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Jerry Davich: I’d like to order a ‘suspended coffee,’ please

Jerry Davich.

Jerry Davich.

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Updated: February 13, 2014 6:25AM



Even though I don’t drink coffee, I would love to be able to walk into a local coffee shop, cafe or restaurant and order a “suspended coffee.”

A suspended coffee?

Yes, a suspended coffee is the advanced purchase of a cup of coffee for someone who can’t afford one. Think of it as a pay-it-forward, anonymous act of charity and kindness that allows coffee shops, cafes or restaurants the opportunity to serve as a needed middle-man between donors and recipients.

Welcome to the Suspended Coffee movement, which started a century ago in Naples, Italy, and has since spread to other countries around the world, including ours. But I’ve never heard of this wonderful project in our region, have you?

In Naples, “customers of coffee shops would pay twice for one espresso, instructing the barista to log the paid but untaken beverage in an ‘in suspense’ chart (caffè pagato or a caffè sospeso),” according to the project’s website, www.suspendedcoffees.com.

“The barista would record what the patron paid for, such as an espresso, cappuccino or even a pastry. Paid items would remain in the log book until someone less fortunate would come and inquire if there was anything paid for or in suspense. The barista would check the log and say: ‘Yes, there is a paid cappuccino. May I serve it to you?’”

And there, at that moment, the beauty of this project is revealed. Donors and recipients remain completely anonymous to each another. Recipients are treated with dignity and no one else has to know they are receiving an act of immediate coffee-flavored charity.

In Italy, “donors would compete with other donors as to who could leave more paid coffees behind, and baristas all over the city took great pride in carefully recording each entry and serving it,” the project states.

“It’s about more than the coffee,” said John Sweeney, a young plumber from Cork, Ireland, who started a social media movement to spread awareness of this project.

Of course it is about more than the coffee. It’s about warming up someone else’s otherwise cold day. It also removes the patronizing “act of charity” that’s often involved such face-to-face exchanges. (Watch a video here: https://www.facebook.com/SuspendedCoffeess.)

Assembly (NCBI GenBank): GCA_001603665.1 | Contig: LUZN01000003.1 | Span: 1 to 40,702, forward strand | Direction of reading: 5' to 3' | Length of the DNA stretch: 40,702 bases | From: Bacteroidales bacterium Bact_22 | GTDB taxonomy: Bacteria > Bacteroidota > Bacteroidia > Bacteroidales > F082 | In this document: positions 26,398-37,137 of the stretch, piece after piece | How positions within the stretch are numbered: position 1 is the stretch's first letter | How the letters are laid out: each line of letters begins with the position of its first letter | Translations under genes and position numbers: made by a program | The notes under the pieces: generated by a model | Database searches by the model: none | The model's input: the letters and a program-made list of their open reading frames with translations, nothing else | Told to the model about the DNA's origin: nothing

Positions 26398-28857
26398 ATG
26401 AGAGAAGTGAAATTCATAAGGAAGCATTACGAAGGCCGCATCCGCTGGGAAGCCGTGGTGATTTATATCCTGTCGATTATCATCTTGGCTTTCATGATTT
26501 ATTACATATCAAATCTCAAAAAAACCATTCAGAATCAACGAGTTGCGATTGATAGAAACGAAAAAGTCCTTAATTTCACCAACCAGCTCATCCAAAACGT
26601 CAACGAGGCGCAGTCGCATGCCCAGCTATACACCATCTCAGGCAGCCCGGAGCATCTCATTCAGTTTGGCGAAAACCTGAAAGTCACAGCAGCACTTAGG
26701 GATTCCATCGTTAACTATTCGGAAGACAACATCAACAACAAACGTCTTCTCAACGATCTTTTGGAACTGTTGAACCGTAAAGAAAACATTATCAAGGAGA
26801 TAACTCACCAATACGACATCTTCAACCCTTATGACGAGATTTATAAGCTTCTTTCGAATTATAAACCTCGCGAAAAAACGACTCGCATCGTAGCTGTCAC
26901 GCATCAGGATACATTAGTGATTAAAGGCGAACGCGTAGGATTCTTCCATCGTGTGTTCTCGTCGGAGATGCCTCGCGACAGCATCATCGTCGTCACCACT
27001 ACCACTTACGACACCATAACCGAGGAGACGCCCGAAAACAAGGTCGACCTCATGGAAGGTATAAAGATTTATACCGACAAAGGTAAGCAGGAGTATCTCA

It’s a win-win-win situation on multiple levels, beginning with a primal instinct in all of us to help others in need. It could be through a suspended coffee, or bowl of soup or entire meal.

We don’t have to wonder where our donation is truly going or worry if it’s being divided to pay for an organization’s overhead costs or administrative earnings. We also don’t have to be concerned that the recipients would spend our donation on booze, drugs or other unhealthy pursuits.

Plus, our “suspended” purchase also helps support the local business and its workers, whether it’s a coffee shop, café or restaurant.

What’s the downside, you ask? Although I found a few participating businesses in Chicago and Wisconsin, I couldn’t find one Northwest Indiana business involved in this project. Not a trendy retail chain, not a mom-and-pop cafe, not even a greasy-spoon joint with fiercely loyal and familiar-faced patrons. What a shame, I thought.

Sweeney’s mission is to have one-third of the coffee shops across the world supporting the “suspended coffee” movement by 2023. My mission is not as lofty: I’m issuing a public challenge to Northwest Indiana coffee shops, cafes and restaurants.

Who wants to step up and become a suspended coffee supporter? Who wants to be the first in this region to think locally, globally and charitably at the same time? Who wants to join one of the biggest “pay it forward” movements on social media, including Twitter, Pinterest and Instagram? (Maybe my favorite pizza joint, Flamingo, in the Miller section of Gary, will be interested considering that it now serves breakfast on the weekends.)

I would be happy to write a column on the first one to do so, not only to alert region customers but also to help spread the movement and encourage other shops to follow suit.

Feel free to contact me once your local project has taken off so I can pay a visit and watch it in action. Remember, it’s not about the coffee (or soup or meal), it’s about filling up someone’s emotional cup with a little warmth, a little hope and a little kindness.

Connect with Jerry via email, at jdavich@post-trib.com, voice mail, at 713-7237, or Facebook, Twitter, and his blog, at jerrydavich.wordpress.com.



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